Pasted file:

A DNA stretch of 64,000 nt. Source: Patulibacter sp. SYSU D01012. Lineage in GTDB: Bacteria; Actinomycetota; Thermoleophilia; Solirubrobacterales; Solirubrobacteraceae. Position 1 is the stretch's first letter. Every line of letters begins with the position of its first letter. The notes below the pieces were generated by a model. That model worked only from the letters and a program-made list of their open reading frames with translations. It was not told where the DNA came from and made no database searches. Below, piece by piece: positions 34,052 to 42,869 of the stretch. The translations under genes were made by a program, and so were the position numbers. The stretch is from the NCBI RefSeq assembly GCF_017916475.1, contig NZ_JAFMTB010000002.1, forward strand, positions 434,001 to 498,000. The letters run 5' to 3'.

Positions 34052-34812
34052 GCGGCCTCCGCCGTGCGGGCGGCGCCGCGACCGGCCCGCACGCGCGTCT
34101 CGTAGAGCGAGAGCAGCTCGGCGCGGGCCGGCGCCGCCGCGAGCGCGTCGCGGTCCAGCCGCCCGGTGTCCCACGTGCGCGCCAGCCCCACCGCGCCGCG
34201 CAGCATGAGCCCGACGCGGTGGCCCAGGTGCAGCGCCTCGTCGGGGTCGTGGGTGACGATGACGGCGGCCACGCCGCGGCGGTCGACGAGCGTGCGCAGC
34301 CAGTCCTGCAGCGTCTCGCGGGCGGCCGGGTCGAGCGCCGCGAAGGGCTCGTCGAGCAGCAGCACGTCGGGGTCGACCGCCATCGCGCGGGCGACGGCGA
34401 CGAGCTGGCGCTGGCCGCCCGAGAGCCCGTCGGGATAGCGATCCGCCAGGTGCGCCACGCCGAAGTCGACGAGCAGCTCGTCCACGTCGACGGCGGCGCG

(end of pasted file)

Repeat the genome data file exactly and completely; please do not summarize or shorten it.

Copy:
A DNA stretch of 64,000 nt. Source: Patulibacter sp. SYSU D01012. Lineage in GTDB: Bacteria; Actinomycetota; Thermoleophilia; Solirubrobacterales; Solirubrobacteraceae. Position 1 is the stretch's first letter. Every line of letters begins with the position of its first letter. The notes below the pieces were generated by a model. That model worked only from the letters and a program-made list of their open reading frames with translations. It was not told where the DNA came from and made no database searches. Below, piece by piece: positions 34,052 to 42,869 of the stretch. The translations under genes were made by a program, and so were the position numbers. The stretch is from the NCBI RefSeq assembly GCF_017916475.1, contig NZ_JAFMTB010000002.1, forward strand, positions 434,001 to 498,000. The letters run 5' to 3'.

Positions 34052-34812
34052 GCGGCCTCCGCCGTGCGGGCGGCGCCGCGACCGGCCCGCACGCGCGTCT
34101 CGTAGAGCGAGAGCAGCTCGGCGCGGGCCGGCGCCGCCGCGAGCGCGTCGCGGTCCAGCCGCCCGGTGTCCCACGTGCGCGCCAGCCCCACCGCGCCGCG
34201 CAGCATGAGCCCGACGCGGTGGCCCAGGTGCAGCGCCTCGTCGGGGTCGTGGGTGACGATGACGGCGGCCACGCCGCGGCGGTCGACGAGCGTGCGCAGC
34301 CAGTCCTGCAGCGTCTCGCGGGCGGCCGGGTCGAGCGCCGCGAAGGGCTCGTCGAGCAGCAGCACGTCGGGGTCGACCGCCATCGCGCGGGCGACGGCGA
34401 CGAGCTGGCGCTGGCCGCCCGAGAGCCCGTCGGGATAGCGATCCGCCAGGTGCGCCACGCCGAAGTCGACGAGCAGCTCGTCCACGTCGACGGCGGCGCG